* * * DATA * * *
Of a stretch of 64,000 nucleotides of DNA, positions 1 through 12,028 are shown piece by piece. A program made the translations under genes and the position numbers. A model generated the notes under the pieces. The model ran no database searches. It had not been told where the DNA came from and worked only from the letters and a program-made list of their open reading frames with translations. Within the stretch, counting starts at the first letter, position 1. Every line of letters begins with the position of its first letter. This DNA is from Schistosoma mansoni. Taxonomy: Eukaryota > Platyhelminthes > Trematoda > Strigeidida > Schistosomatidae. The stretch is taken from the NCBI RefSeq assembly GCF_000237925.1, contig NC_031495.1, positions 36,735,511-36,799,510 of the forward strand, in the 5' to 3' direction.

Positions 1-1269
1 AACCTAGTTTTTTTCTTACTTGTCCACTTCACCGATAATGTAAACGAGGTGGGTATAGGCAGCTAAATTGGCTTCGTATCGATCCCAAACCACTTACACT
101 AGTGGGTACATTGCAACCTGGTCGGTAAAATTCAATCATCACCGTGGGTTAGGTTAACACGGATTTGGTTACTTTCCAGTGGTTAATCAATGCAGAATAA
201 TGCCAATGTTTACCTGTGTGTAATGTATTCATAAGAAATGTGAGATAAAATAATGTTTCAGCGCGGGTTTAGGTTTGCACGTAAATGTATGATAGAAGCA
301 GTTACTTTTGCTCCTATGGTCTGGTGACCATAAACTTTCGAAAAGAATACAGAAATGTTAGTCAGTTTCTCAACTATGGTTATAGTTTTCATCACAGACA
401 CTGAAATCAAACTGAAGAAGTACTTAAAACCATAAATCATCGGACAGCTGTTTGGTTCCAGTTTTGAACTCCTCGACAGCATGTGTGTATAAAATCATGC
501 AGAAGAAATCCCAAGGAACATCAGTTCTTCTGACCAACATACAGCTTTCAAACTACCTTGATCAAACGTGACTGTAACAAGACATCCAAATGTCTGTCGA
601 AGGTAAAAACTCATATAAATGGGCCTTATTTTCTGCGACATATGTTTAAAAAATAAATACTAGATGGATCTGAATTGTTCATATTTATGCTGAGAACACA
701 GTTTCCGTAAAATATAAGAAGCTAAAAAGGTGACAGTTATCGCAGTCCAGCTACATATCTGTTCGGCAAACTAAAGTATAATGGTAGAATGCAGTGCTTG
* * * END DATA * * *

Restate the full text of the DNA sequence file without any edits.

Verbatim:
Of a stretch of 64,000 nucleotides of DNA, positions 1 through 12,028 are shown piece by piece. A program made the translations under genes and the position numbers. A model generated the notes under the pieces. The model ran no database searches. It had not been told where the DNA came from and worked only from the letters and a program-made list of their open reading frames with translations. Within the stretch, counting starts at the first letter, position 1. Every line of letters begins with the position of its first letter. This DNA is from Schistosoma mansoni. Taxonomy: Eukaryota > Platyhelminthes > Trematoda > Strigeidida > Schistosomatidae. The stretch is taken from the NCBI RefSeq assembly GCF_000237925.1, contig NC_031495.1, positions 36,735,511-36,799,510 of the forward strand, in the 5' to 3' direction.

Positions 1-1269
1 AACCTAGTTTTTTTCTTACTTGTCCACTTCACCGATAATGTAAACGAGGTGGGTATAGGCAGCTAAATTGGCTTCGTATCGATCCCAAACCACTTACACT
101 AGTGGGTACATTGCAACCTGGTCGGTAAAATTCAATCATCACCGTGGGTTAGGTTAACACGGATTTGGTTACTTTCCAGTGGTTAATCAATGCAGAATAA
201 TGCCAATGTTTACCTGTGTGTAATGTATTCATAAGAAATGTGAGATAAAATAATGTTTCAGCGCGGGTTTAGGTTTGCACGTAAATGTATGATAGAAGCA
301 GTTACTTTTGCTCCTATGGTCTGGTGACCATAAACTTTCGAAAAGAATACAGAAATGTTAGTCAGTTTCTCAACTATGGTTATAGTTTTCATCACAGACA
401 CTGAAATCAAACTGAAGAAGTACTTAAAACCATAAATCATCGGACAGCTGTTTGGTTCCAGTTTTGAACTCCTCGACAGCATGTGTGTATAAAATCATGC
501 AGAAGAAATCCCAAGGAACATCAGTTCTTCTGACCAACATACAGCTTTCAAACTACCTTGATCAAACGTGACTGTAACAAGACATCCAAATGTCTGTCGA
601 AGGTAAAAACTCATATAAATGGGCCTTATTTTCTGCGACATATGTTTAAAAAATAAATACTAGATGGATCTGAATTGTTCATATTTATGCTGAGAACACA
701 GTTTCCGTAAAATATAAGAAGCTAAAAAGGTGACAGTTATCGCAGTCCAGCTACATATCTGTTCGGCAAACTAAAGTATAATGGTAGAATGCAGTGCTTG